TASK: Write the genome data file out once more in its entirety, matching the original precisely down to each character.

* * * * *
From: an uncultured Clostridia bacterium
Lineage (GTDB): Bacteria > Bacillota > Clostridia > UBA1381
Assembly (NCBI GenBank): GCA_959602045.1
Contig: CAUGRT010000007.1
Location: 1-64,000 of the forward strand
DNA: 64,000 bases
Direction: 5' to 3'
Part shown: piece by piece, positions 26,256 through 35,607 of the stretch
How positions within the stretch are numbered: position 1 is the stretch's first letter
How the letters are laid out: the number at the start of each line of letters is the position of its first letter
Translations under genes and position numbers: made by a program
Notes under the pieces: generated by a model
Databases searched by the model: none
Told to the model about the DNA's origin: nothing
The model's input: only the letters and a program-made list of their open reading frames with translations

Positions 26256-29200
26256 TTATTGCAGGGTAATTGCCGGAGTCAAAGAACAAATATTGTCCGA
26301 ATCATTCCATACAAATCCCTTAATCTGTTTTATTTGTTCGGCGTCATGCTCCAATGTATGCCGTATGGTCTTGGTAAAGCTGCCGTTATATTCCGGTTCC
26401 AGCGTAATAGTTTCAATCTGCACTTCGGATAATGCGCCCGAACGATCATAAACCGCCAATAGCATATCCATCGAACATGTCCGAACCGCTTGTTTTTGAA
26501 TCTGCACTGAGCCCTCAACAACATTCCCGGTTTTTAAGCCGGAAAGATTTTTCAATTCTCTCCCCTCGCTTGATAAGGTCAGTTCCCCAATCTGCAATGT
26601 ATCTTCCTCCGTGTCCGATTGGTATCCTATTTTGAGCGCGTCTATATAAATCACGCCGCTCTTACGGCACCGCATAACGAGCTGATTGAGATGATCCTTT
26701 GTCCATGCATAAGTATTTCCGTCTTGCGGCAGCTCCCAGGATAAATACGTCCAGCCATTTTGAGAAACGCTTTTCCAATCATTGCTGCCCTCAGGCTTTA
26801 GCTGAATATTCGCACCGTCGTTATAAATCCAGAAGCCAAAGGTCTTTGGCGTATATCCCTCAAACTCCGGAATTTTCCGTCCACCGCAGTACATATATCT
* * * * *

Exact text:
From: an uncultured Clostridia bacterium
Lineage (GTDB): Bacteria > Bacillota > Clostridia > UBA1381
Assembly (NCBI GenBank): GCA_959602045.1
Contig: CAUGRT010000007.1
Location: 1-64,000 of the forward strand
DNA: 64,000 bases
Direction: 5' to 3'
Part shown: piece by piece, positions 26,256 through 35,607 of the stretch
How positions within the stretch are numbered: position 1 is the stretch's first letter
How the letters are laid out: the number at the start of each line of letters is the position of its first letter
Translations under genes and position numbers: made by a program
Notes under the pieces: generated by a model
Databases searched by the model: none
Told to the model about the DNA's origin: nothing
The model's input: only the letters and a program-made list of their open reading frames with translations

Positions 26256-29200
26256 TTATTGCAGGGTAATTGCCGGAGTCAAAGAACAAATATTGTCCGA
26301 ATCATTCCATACAAATCCCTTAATCTGTTTTATTTGTTCGGCGTCATGCTCCAATGTATGCCGTATGGTCTTGGTAAAGCTGCCGTTATATTCCGGTTCC
26401 AGCGTAATAGTTTCAATCTGCACTTCGGATAATGCGCCCGAACGATCATAAACCGCCAATAGCATATCCATCGAACATGTCCGAACCGCTTGTTTTTGAA
26501 TCTGCACTGAGCCCTCAACAACATTCCCGGTTTTTAAGCCGGAAAGATTTTTCAATTCTCTCCCCTCGCTTGATAAGGTCAGTTCCCCAATCTGCAATGT
26601 ATCTTCCTCCGTGTCCGATTGGTATCCTATTTTGAGCGCGTCTATATAAATCACGCCGCTCTTACGGCACCGCATAACGAGCTGATTGAGATGATCCTTT
26701 GTCCATGCATAAGTATTTCCGTCTTGCGGCAGCTCCCAGGATAAATACGTCCAGCCATTTTGAGAAACGCTTTTCCAATCATTGCTGCCCTCAGGCTTTA
26801 GCTGAATATTCGCACCGTCGTTATAAATCCAGAAGCCAAAGGTCTTTGGCGTATATCCCTCAAACTCCGGAATTTTCCGTCCACCGCAGTACATATATCT